STILL THIS IRISH VOICE
Catalyst June Issue 2000
It used to be that Irish newspapers respected the Catholic religion. But no more. It has been evident for some time now that the cultural winds that engulfed this country in the 1960s are blowing wildly in the land of St. Patrick. Worse, many of the Irish who have emigrated here display an antipathy to their religion that is scandalous. Consider theIrish Voice, an ethnic newspaper of notoriety.
Mike Farragher recently wrote a piece that managed to mock the Church’s teachings and sacraments while explaining his interfaith family. He boasted that he did not have a crucifix at his wedding because he did not want to offend the Jewish attendees. He also said that at the wedding ceremony he did not want images of Jesus “suffering and dying all over the place.”
Farragher’s contempt for the sacrament of matrimony began at the pre-Cana classes that he and his fiancee attended. He confesses to lying to the priest when asked if the children would be raised Catholic: “We did what any other rational being would do…[we] lied through our teeth so that he’d sign whatever diocesan release forms that were needed for the papal green light.”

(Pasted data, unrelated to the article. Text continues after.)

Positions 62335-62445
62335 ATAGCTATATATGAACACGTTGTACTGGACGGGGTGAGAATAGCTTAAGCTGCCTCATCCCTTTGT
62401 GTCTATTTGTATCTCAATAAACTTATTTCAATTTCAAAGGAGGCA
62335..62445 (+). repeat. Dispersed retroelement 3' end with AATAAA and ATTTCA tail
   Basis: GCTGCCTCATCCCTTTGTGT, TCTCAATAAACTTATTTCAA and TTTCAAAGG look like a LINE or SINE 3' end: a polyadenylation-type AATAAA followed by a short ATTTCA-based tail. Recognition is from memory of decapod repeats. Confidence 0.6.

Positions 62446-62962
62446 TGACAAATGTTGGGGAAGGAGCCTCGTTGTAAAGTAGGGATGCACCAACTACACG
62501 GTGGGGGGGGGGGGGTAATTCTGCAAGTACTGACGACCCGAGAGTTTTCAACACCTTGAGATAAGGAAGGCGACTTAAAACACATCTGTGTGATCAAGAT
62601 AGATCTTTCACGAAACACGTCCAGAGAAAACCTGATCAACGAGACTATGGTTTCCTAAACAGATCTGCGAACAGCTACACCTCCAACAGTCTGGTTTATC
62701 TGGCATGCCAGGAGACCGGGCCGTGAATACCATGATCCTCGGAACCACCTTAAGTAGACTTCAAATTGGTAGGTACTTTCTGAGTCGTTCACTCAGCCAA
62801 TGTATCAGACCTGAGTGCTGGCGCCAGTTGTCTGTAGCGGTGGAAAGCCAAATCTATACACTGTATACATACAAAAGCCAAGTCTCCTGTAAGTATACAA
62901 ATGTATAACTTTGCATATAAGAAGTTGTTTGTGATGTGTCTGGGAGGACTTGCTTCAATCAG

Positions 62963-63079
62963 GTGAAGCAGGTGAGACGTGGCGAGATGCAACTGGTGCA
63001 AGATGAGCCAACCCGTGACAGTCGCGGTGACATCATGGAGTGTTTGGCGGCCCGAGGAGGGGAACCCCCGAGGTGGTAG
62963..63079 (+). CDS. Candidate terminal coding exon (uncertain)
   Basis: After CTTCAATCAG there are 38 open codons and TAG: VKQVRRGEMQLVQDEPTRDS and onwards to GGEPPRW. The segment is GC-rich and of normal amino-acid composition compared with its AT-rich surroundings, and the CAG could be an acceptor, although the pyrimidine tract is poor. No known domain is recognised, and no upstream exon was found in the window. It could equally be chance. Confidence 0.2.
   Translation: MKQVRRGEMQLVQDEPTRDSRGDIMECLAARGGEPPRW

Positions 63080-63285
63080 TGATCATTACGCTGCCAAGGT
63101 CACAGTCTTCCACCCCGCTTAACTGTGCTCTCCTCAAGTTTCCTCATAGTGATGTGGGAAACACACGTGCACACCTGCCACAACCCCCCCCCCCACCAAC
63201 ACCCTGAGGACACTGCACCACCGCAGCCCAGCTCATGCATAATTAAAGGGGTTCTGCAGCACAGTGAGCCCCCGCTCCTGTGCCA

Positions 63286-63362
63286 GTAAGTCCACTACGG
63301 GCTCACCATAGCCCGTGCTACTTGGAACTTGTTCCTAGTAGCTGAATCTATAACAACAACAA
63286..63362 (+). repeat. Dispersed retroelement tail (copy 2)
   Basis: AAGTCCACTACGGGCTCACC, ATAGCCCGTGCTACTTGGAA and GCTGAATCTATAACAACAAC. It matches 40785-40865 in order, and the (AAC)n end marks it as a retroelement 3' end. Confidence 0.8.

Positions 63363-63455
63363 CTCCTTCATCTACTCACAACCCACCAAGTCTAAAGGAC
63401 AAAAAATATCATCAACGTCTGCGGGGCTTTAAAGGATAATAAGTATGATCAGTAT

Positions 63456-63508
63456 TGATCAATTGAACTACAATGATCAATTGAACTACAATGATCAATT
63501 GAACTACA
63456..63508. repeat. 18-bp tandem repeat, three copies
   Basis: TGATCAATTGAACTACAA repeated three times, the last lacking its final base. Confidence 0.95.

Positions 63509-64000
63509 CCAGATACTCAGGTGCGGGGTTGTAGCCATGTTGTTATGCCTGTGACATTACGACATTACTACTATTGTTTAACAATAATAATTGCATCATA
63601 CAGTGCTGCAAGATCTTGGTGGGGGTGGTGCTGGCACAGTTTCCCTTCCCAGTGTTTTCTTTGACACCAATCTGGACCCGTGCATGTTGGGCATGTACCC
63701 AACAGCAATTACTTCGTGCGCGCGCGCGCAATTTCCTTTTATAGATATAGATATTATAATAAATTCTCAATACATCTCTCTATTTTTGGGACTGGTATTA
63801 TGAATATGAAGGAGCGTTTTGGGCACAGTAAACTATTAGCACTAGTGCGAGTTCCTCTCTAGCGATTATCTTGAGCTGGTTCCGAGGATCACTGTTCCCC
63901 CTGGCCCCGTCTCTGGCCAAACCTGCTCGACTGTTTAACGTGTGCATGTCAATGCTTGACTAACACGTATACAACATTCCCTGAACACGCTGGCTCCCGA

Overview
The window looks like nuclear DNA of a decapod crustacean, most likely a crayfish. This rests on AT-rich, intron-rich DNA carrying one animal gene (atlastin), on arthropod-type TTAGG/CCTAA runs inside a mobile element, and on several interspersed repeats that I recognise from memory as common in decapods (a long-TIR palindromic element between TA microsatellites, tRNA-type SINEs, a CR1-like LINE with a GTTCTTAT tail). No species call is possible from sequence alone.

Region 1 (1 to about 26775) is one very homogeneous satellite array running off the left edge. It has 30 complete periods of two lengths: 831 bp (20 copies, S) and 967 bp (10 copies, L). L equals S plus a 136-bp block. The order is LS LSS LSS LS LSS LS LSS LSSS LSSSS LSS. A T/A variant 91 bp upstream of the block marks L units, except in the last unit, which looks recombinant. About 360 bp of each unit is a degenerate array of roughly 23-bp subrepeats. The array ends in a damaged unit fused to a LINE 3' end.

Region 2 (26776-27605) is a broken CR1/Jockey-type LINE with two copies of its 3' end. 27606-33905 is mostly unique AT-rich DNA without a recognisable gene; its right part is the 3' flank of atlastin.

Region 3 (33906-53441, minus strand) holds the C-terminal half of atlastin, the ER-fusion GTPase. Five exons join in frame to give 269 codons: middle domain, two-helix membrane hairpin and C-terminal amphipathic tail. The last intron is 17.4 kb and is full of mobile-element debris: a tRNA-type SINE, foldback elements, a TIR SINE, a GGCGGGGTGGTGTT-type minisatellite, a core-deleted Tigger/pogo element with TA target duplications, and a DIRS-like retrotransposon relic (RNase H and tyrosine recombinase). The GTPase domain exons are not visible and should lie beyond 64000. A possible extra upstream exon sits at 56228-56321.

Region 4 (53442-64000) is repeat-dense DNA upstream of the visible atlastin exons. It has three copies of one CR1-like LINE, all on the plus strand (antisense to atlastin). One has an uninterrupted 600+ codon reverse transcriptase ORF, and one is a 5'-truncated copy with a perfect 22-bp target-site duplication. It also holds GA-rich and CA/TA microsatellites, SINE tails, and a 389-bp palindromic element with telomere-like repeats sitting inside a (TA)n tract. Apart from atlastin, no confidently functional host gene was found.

In an attempt at humor, Farragher said that the Catholic Church needs “drive-thru windows” so that Catholics with children can “receive McSacraments.” Which is about as funny as a rubber crutch.
The Irish in Ireland, it is said, have come to tolerate yesterdays immoralities with aplomb. It is not hard to understand why. Far too many Irishmen have divorced themselves from their religion, making possible—if not inevitable—a sick tolerance of those who are intolerant of Catholicism. But it is one thing to rap Catholicism in Ireland, quite another to do so in the U.S. Which is why we let the Irish Voice have it.